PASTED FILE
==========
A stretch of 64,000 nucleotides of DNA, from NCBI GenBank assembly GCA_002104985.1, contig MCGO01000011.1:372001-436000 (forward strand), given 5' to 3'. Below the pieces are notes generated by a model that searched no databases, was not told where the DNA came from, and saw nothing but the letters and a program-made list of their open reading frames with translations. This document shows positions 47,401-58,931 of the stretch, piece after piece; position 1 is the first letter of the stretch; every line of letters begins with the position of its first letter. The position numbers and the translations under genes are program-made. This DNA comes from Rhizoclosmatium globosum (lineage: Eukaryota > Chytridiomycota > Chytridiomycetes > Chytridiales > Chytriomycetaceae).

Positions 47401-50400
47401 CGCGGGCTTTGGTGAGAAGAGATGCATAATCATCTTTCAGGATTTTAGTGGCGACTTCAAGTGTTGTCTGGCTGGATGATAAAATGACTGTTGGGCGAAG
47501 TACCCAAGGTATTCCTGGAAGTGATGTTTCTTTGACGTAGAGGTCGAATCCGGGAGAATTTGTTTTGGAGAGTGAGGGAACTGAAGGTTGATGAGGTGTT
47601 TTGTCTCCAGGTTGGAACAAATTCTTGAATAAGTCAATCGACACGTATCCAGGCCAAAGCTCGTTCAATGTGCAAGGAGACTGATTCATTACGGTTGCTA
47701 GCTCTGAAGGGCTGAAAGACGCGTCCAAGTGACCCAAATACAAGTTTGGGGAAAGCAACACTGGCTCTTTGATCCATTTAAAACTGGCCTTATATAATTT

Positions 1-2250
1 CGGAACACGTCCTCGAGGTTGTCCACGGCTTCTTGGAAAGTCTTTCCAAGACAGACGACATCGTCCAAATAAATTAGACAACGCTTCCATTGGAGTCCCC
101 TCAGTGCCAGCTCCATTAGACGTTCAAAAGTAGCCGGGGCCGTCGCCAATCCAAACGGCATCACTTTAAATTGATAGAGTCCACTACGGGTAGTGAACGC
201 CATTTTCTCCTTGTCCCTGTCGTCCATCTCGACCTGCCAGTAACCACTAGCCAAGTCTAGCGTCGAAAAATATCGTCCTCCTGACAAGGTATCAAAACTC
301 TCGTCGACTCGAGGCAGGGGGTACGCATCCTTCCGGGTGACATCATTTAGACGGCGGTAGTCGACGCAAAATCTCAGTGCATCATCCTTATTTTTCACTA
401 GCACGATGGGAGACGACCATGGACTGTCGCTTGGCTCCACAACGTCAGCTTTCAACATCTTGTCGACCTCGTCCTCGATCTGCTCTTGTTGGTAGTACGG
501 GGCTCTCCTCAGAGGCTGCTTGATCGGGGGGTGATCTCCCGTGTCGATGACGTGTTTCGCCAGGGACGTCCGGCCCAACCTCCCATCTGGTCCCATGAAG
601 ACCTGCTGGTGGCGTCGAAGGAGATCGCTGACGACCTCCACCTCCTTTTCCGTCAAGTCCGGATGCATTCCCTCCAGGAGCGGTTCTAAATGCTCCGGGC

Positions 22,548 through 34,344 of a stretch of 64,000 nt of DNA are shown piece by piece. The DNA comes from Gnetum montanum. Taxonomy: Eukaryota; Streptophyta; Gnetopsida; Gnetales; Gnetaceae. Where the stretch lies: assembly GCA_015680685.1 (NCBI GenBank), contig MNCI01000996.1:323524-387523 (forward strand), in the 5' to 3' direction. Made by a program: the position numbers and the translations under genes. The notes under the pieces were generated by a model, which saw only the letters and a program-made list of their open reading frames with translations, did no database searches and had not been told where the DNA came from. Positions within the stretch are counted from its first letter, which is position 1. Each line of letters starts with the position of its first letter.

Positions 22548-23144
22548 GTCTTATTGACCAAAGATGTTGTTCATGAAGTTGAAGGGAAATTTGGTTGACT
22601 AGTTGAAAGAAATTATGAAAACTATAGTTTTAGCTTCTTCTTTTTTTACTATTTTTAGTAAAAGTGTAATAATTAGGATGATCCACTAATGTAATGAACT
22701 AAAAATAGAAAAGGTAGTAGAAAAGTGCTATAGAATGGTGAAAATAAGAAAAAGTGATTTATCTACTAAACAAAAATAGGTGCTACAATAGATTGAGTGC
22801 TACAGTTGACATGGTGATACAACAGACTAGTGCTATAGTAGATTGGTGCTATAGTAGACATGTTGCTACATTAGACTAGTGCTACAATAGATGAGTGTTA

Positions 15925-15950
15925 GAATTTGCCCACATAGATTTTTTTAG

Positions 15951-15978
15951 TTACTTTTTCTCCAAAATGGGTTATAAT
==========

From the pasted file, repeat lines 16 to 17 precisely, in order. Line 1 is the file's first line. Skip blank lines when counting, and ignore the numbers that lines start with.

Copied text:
Positions 22548-23144
22548 GTCTTATTGACCAAAGATGTTGTTCATGAAGTTGAAGGGAAATTTGGTTGACT